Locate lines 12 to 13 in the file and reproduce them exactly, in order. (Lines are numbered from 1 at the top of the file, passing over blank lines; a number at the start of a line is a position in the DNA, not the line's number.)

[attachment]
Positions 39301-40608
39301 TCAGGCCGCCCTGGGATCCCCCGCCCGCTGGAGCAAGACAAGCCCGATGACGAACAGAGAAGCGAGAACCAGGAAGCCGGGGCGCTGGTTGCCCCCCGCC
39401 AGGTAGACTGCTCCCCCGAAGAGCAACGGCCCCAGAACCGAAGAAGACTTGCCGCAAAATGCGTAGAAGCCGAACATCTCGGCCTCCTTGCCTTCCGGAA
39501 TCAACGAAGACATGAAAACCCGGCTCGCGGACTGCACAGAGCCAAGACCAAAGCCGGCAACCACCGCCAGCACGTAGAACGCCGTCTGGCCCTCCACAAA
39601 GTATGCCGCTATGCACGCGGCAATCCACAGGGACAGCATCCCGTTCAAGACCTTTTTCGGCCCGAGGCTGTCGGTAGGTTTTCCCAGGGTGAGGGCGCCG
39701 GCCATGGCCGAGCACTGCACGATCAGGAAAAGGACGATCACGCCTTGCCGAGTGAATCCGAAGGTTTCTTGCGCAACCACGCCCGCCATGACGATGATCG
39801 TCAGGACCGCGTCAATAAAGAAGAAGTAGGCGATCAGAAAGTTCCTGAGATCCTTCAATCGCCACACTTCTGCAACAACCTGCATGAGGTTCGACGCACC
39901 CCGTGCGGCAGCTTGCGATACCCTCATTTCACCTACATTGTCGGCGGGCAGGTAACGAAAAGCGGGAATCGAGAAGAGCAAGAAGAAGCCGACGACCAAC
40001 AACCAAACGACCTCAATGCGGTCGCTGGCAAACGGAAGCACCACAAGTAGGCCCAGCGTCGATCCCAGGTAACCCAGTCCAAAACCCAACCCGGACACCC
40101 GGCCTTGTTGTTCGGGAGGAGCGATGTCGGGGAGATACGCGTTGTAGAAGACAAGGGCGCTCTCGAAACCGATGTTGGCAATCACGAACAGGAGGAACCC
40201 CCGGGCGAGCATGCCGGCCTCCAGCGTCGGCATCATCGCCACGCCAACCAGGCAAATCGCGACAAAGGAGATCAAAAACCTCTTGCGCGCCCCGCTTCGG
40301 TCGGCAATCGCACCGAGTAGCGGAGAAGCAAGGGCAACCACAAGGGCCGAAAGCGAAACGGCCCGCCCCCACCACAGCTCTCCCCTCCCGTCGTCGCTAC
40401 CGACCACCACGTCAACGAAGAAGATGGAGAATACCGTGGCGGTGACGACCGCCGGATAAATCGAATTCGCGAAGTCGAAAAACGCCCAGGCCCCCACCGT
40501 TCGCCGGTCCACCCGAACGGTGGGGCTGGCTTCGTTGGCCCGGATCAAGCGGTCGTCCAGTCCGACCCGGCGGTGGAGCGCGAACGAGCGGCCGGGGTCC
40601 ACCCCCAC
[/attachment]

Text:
40301 TCGGCAATCGCACCGAGTAGCGGAGAAGCAAGGGCAACCACAAGGGCCGAAAGCGAAACGGCCCGCCCCCACCACAGCTCTCCCCTCCCGTCGTCGCTAC
40401 CGACCACCACGTCAACGAAGAAGATGGAGAATACCGTGGCGGTGACGACCGCCGGATAAATCGAATTCGCGAAGTCGAAAAACGCCCAGGCCCCCACCGT